The Beautiful Milkweeds

Weeds, Wildflowers, & Herbs

| August/September 1998

  • Butterfly weed, the most vivid of all the milkweeds
    Photograph by J. G. Strauch, Jr.
  • Butterfly weed, the most vivid of all the milkweeds
    Photograph by J. G. Strauch, Jr.
  • Common milkweed has some wandering tendencies, but it’s a beauty.
    Photograph by Jim Becker
  • Each milkweed seed nests in a bed of silk.
    Photograph by David Cavagnaro
  • Swamp milkweed is at home at the water’s edge, but it’s easy to grow in the garden, too.
    Photograph by Jim Becker
  • For the monarch butterfly, blood flower is a temptress.
    Photograph by Sally McCrae Kuyper
  • ‘Silky Gold’ blood flower
    Photograph by Sally McCrae Kuyper

That old standby definition of a weed—any plant growing where it’s not wanted—doesn’t always apply in the world of herbs. Their usefulness and sometimes neglected beauty make them welcome guests despite their eagerness to run unchecked through the garden.

Never has there been a more attractive and useful group of weeds than the milkweeds, more than 100 species belonging to the genus Asclepias and distributed mainly throughout North America and parts of southern Africa. Most are straight-stemmed herbaceous perennials, but a few are shrubs that may grow 12 feet tall. The leaves vary from impressively large, broad, and woolly to threadlike and smooth. They may be arranged on the stem in opposite pairs, alternately, or in tight whorls. A few desert species are virtually leafless. The New Mexico herbalist Michael Moore has described them as “truly weird . . . smooth sticks stuck unceremoniously in the sand”, a simple utilitarian design for a harsh environment.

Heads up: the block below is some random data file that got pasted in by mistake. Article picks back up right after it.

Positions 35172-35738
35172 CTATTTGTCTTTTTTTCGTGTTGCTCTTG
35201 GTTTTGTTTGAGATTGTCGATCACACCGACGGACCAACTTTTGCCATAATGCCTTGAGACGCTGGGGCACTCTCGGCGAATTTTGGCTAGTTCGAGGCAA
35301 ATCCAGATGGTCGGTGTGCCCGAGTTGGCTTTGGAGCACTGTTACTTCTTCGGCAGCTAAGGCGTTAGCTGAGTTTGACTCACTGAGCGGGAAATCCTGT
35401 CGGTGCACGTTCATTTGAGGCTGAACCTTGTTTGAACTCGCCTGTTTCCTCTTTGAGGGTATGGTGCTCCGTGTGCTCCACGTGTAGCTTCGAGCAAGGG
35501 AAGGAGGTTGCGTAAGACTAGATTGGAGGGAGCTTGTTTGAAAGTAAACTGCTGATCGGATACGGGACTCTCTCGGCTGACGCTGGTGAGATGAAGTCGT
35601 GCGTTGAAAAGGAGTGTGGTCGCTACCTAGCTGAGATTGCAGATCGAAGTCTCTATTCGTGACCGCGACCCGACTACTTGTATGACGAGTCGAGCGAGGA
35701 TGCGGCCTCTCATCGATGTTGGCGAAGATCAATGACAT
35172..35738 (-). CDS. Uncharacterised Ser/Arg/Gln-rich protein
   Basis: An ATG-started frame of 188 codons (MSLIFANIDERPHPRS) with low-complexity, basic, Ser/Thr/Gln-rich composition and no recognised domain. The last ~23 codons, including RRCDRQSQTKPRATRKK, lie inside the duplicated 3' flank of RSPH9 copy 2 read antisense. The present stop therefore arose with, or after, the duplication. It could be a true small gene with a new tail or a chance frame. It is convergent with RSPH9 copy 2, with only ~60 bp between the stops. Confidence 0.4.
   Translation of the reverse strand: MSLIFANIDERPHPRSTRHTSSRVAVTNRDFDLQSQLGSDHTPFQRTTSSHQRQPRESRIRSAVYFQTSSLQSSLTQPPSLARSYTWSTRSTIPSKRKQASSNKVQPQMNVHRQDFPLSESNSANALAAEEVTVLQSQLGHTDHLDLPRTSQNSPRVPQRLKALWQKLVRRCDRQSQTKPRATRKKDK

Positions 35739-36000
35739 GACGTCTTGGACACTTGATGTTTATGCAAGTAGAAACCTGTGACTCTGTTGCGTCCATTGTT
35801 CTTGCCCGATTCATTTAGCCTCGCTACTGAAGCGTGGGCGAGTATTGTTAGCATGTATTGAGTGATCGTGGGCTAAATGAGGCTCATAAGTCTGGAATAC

The numerous, showy, and often scented flowers are usually borne in clusters called cymes, either at the ends of the stems or in the leaf axils. They are ingeniously adapted to pollination by insects. At the top of every flower is a crown of five pouches, or hoods, each containing an enticing stash of nectar. As an insect alights on a flower, its legs are guided down into grooves, where one of its hairs or claws catches on a structure connecting two waxy masses of pollen called pollinia. The insect flies off to another flower, then browses among its hoods for nectar and dislodges the pollinia, which then pollinate the second flower.

Flowers that get pollinated produce large, spindle-shaped seedpods. Some species have silky smooth pods; others, warty or spiny ones. Inside each pod are numerous seeds, each with a tuft of long, silky hairs. When the pods split open, the hairs act as little parachutes. Anyone who has played with milkweed pods as a child remembers the silky down and the gently rising seeds. In the words of the botanist Charles Millspaugh in his book Me­-di­cinal Plants (1892):

Balanced by the pendant seeds, they mount gracefully to immense heights, whence they are wafted far and wide by the lightest zephyr until, dampen­ed by dew or rain, they fall.

The name “milkweed” comes from the milky latex that exudes when a milkweed plant is wounded. Contact with the latex irritates the skin of some people, but it benefits the plant by deterring munching by herbivorous animals. Attempts to produce synthetic crude oil from this latex have proven ­unsuccessful.

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